Get outside in the daytime, or sit by a big sunny window with your arms getting some sunshine. Walk your baby in the middle of the day and let them get some sun on them too.

I am in NO WAY suggesting you try and get enough sun to burn your skin. You don’t need to go that far, just 15 minutes of sun on your hands during the middle of the day is what you need. It might be just hanging out the washing.

If you live in a sunny place like Queensland, you don’t really need to read this so much, you probably get enough and sun protection is still your reality.

Lastly and importantly, remember I AM NOT A DOCTOR. THIS IS NOT MEDICAL ADVICE. You should always take the advice of your doctor. But next time you have to take a routine blood test, consider asking if they can check your Vitamin D (if they are not already) and make sure you are giving your body the sunshine it needs.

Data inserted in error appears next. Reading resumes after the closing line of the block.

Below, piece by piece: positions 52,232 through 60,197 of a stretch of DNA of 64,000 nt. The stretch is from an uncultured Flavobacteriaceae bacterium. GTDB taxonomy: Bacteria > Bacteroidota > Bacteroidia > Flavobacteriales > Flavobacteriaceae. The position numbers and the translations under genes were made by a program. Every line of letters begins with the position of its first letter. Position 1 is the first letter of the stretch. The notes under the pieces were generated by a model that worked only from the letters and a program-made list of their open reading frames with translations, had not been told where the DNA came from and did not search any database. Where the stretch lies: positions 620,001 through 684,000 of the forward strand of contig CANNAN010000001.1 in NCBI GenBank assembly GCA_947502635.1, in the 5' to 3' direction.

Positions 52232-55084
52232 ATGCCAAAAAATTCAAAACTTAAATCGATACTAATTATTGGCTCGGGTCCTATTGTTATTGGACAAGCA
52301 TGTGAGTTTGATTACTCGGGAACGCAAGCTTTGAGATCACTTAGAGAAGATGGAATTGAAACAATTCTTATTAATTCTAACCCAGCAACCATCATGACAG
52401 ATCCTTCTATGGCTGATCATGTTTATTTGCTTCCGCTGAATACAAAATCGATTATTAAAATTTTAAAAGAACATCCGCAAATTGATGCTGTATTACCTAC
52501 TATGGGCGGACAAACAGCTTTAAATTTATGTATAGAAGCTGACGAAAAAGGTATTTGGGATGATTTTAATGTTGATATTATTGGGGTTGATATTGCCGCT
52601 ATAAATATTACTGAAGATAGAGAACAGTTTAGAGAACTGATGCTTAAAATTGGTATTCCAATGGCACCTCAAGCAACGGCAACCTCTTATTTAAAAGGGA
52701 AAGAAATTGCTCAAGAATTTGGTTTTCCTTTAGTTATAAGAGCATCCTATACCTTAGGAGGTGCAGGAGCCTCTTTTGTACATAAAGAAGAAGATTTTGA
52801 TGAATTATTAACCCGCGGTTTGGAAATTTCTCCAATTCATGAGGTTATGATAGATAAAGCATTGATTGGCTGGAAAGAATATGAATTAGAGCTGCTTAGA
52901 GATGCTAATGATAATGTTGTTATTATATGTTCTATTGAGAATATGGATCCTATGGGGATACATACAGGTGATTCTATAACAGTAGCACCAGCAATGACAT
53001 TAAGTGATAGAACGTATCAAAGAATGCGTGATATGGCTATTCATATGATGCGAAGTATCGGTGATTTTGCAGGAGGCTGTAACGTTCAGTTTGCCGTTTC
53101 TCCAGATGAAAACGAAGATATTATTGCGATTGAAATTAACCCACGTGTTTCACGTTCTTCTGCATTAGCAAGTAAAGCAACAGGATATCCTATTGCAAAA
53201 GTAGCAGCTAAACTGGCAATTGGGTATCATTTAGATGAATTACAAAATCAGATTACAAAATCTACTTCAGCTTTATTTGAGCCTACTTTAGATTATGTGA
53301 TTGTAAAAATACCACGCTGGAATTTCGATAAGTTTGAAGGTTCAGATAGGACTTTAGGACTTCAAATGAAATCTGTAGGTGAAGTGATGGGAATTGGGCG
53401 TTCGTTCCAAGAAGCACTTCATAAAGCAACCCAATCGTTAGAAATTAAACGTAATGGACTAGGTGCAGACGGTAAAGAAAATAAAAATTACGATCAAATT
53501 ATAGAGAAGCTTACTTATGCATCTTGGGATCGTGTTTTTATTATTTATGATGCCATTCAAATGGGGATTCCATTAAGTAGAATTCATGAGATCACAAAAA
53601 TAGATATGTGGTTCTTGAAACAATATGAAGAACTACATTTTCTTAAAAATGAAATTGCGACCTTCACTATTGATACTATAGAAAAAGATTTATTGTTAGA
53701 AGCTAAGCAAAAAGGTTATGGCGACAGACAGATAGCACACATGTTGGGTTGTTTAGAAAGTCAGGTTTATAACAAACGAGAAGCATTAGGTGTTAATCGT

Better Health also tells you all the facts, and they are real doctor types.

Tuesday, June 9, 2015

The one thing I'd tell you if you are about to have surgery.

Last week I was walking from my car to the office. My office being an overcrowded box overflowing with marketing stuff that I seem to always accumulate, in the offices of a hospital. Around my hospital there are three other big hospitals and countless rooms of the best doctors you can hope to find.